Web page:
1. Many high-carbon activities are also highly routinized. From a psychological perspective, this bears the hallmarks of habitual behavior, in that environmentally significant actions are often stable, persistent, and an automatic response to particular contexts (159), e.g., commuting by car repeatedly over many months or years. Theories of social practice offer a contrasting account in which routines coevolve with infrastructures, competencies, conventions, and expectations (160). For example, developments in urban infrastructure, everyday routines, and the shifting social significance of private transport have culminated in the car becoming a dominant mode of mobility (161). Elsewhere, coordinated developments across spheres of production and consumption have led to the freezer becoming regarded as a domestic necessity (162), and changing patterns of domestic labor and shifts toward sedentary recreation have contributed to the rise in indoor temperature control (163). Although such assemblages shift over time, policy and action intended to reduce emissions have been ineffective in coordinating changes throughout these social and material configurations. As a consequence, routinized, commonplace, and largely unconscious behaviors remain mostly unaffected, with many high-carbon activities even growing and expanding (e.g., frequent flying).

      New stories and narratives, in other words, new social imaginaries of viable low carbon life styles can help bring about a shift. By adopting the viable story, it primes individuals to seek technology elements that are designed to fit that new social imaginary.

      As mentioned above, community economists Michael Shuman demonstrates how relocalizing can create new patterns of behavior consistent with a desirable future.

      The Swiss 2000 Watt society is another example of such a new social imaginary https://www.2000-watt-society.org/what as is Doughnut Economics https://doughnuteconomics.org/

      We must engage film-makers, artists, playwrights to create stories of such alternative futures of living within planetary boundaries, doughnut economics and eco-civilizations.

    2. As the emerging field of energy humanities (168) is beginning to show, the traditions, cultures, and beliefs of contemporary, industrial societies are deeply entangled with fossil fuels in what have been called petrocultures and carbonscapes (169). Future visions are dominated by such constrained social imaginaries (170), and hence rarely offer a “radical departure from the past” (171, p. 138).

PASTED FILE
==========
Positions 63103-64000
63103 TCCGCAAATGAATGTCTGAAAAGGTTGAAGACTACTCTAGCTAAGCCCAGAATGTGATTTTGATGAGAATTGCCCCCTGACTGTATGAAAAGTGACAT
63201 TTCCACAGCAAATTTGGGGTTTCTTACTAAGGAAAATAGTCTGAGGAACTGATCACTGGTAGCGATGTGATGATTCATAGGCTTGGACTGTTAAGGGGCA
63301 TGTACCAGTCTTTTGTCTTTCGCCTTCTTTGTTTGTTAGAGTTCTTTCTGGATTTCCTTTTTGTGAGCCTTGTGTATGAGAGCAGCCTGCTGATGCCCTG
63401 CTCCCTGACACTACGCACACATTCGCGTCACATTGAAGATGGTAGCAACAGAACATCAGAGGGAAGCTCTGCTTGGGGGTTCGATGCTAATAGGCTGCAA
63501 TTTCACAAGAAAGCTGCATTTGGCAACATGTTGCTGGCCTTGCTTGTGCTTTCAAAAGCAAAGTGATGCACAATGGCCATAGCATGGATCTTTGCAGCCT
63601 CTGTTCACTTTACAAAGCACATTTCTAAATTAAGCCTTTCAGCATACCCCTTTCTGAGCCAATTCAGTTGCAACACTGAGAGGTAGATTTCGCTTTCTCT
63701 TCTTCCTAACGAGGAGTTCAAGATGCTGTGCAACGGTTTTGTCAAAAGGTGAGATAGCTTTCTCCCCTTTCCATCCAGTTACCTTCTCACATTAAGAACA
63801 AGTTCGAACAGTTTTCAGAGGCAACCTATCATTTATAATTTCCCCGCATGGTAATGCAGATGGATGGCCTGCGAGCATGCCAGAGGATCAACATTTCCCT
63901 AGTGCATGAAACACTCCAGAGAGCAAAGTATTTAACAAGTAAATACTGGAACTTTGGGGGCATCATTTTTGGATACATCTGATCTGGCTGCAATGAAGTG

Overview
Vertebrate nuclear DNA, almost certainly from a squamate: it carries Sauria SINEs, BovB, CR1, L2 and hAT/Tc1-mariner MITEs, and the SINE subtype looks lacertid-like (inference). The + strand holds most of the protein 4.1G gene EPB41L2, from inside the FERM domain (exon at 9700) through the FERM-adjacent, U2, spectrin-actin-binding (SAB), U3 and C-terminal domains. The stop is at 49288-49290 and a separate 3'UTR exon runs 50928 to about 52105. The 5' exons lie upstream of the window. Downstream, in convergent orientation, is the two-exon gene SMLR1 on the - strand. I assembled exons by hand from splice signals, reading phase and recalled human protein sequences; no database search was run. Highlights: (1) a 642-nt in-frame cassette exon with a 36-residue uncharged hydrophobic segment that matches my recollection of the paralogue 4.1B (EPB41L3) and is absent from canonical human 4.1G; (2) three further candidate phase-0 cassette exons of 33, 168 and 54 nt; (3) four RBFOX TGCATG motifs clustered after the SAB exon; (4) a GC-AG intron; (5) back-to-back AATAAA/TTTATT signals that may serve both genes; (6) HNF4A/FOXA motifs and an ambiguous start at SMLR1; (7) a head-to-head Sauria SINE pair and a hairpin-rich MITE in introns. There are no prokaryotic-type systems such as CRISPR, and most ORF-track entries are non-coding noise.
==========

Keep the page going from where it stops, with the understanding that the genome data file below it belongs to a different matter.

Constructing social imaginaries that are alternatives to the petrocutultural, carbonscape ones is critical to shift the mindset.

      Carbon pollution cannot be disentangled from colonialism and social imaginaries must consist of stories that tell alternative futures narratives that address both simultaneously.

      Replace petroculture with ecoculture, doughnut economics, living within planetary boundaries and eco-civilization

  5. Jul 2021
    1. Shifting the focus from boundaries and limits to self-limitation emphasizes that this is a social challenge and a process rooted in forms of participation, collective self-determination, and democratic deliberation.

      In the doughnut model these boundaries replace the sustainable development goals, but they don’t fit with the doghnut metapher. There is also a relationship to the bonds/ligatures mentiones by Dahrendorf.

    2. understanding of Earth-system dynamics ‒ their definition also requires normative and political assumptions of what are acceptable or “unacceptable” paths for humanity in general,

      See maybe already Canguilhem's understanding of the normative character of the notion of biological normality.

    3. Earth is envisioned as a globe that appears – at least in principle – as if it can be managed as a cybernetic system, albeit with the complication of non-linear feedback loops

      The metapher of the globe is criticized in a way reminding Bruno Latour.